Wireless technology has enormous potential to change the way we live, work, and play over the next several decades. Future wireless networks will support 100 Gbps communication between people, devices, and the "Internet of Things," with high reliability and uniform coverage indoors and out. The shortage of spectrum to support such systems will be alleviated by advances in massive MIMO and mmW technology as well as cognitive radios. Wireless technology will also enable smart and energy-efficient homes and buildings, automated highways and skyways, and in-body networks for monitoring, analysis, and treatment of medical conditions. Breakthrough energy-efficiency architectures, algorithms, and hardware will allow wireless networks to be powered by tiny batteries, energy-harvesting, or over-the-air power transfer. Finally, new communication systems based on biology and chemistry to encode bits will enable a wide range of new micro and macroscale applications. There are many technical challenges that must be overcome in order to make this vision a reality. This talk will describe what the wireless future might look like along with some of the innovations and breakthroughs required to realize this vision.
Andrea Goldsmith is the Stephen Harris professor in the School of Engineering and a professor of Electrical Engineering at Stanford University. She co-founded and served as Chief Technical Officer of Plume WiFi and of Quantenna (QTNA), and she currently serves on the Corporate or Technical Advisory Boards of multiple public and private companies. She has also held industry positions at Maxim Technologies, Memorylink Corporation, and AT&T Bell Laboratories. Dr. Goldsmith is a member of the National Academy of Engineering and the American Academy of Arts and Sciences, a Fellow of the IEEE and of Stanford, and has received several awards for her work, including the ACM Athena Lecturer Award, the IEEE Comsoc Edwin H. Armstrong Achievement Award, the National Academy of Engineering Gilbreth Lecture Award, the Women in Communications Engineering Mentoring Award, and the Silicon Valley/San Jose Business Journal's Women of Influence Award. She is author of the book Wireless Communications and co-author of the books MIMO Wireless Communications and Principles of Cognitive Radio, all published by Cambridge University Press, as well as an inventor on 29 patents. She has also launched and led several multi-university research projects. Her research interests are in information theory and communication theory, and their application to wireless communications and related fields. She received the B.S., M.S. and Ph.D. degrees in Electrical Engineering from U.C. Berkeley.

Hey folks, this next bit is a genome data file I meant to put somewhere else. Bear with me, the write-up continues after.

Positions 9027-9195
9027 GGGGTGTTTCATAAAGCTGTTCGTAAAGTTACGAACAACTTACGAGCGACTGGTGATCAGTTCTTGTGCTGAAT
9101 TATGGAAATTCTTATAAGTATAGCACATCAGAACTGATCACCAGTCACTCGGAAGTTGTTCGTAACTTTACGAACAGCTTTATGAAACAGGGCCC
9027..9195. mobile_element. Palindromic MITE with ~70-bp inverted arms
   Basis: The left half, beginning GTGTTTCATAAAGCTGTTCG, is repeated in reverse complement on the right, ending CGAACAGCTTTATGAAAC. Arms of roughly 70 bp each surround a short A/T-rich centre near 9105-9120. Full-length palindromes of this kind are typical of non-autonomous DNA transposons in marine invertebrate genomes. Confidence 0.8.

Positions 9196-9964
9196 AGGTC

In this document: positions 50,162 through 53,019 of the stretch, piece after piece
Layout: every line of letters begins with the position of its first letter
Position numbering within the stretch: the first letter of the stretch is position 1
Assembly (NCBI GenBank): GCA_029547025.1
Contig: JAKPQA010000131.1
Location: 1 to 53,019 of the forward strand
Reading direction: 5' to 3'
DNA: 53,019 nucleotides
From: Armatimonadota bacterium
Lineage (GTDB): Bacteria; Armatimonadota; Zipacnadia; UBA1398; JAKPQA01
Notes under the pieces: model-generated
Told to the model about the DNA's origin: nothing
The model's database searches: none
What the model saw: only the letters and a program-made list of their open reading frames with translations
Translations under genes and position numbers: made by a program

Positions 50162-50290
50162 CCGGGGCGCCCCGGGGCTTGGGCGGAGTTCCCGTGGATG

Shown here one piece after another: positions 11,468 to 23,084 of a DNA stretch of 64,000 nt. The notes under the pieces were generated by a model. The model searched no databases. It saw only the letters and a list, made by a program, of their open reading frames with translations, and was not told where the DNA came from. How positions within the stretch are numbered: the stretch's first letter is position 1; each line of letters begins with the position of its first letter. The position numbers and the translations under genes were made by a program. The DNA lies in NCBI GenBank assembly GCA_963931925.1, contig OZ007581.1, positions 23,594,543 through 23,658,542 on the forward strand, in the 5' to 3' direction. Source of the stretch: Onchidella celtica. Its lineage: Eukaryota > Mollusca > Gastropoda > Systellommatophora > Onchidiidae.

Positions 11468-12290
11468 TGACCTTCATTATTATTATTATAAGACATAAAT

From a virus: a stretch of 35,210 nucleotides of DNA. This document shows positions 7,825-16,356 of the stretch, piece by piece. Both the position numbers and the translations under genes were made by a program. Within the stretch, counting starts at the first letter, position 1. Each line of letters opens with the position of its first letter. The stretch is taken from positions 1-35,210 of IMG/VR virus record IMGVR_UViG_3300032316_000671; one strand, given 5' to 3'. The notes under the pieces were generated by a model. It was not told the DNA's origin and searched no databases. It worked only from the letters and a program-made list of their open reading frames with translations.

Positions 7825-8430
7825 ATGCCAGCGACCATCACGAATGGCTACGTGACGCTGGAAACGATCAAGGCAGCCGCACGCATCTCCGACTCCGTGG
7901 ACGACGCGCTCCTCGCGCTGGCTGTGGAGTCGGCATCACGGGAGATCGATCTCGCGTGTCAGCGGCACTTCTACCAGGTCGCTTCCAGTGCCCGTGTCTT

At Stanford she has served as Chair of Stanford's Faculty Senate and on its Advisory Board, Budget Group, Committee on Research, Planning and Policy Board, Commissions on Graduate and on Undergraduate Education, Faculty Women's Forum Steering Committee, and Task Force on Women and Leadership.
Moderator, Marco Gruteser is a Professor of Electrical and Computer Engineering as well as Computer Science (by courtesy) at Rutgers University's Wireless Information Network Laboratory (WINLAB). He directs research in mobile computing, is a pioneer in the area of location privacy, and recognized for his work on connected vehicles. Beyond these topics, Marco's more than 100 peer-reviewed articles and patents span a wide range of wireless, mobile systems, and pervasive computing issues. He has served as program co-chair or vice-chair for conferences such as ACM MobiSys, ACM WiSec, IEEE VNC, and IEEE Percom. He has delivered nine conference and workshop keynotes, served as panel moderator at ACM MobiCom, and as panelist at ACM MobiSys, IEEE Infocom, and IEEE ICC. In the past, Marco has held research and visiting positions at the IBM T. J. Watson Research Center and Carnegie Mellon University. His recognitions include an NSF CAREER award, a Rutgers Board of Trustees Research Fellowship for Scholarly Excellence, a Rutgers Outstanding Engineering Faculty Award, as well as best paper awards at ACM MobiCom 2012, ACM MobiCom 2011, and ACM MobiSys 2010. His work has been regularly featured in the media, including NPR, the New York Times, Fox News TV, and CNN TV. Marco is an ACM Distinguished Scientist and currently serves as Chair of ACM SIGMOBILE.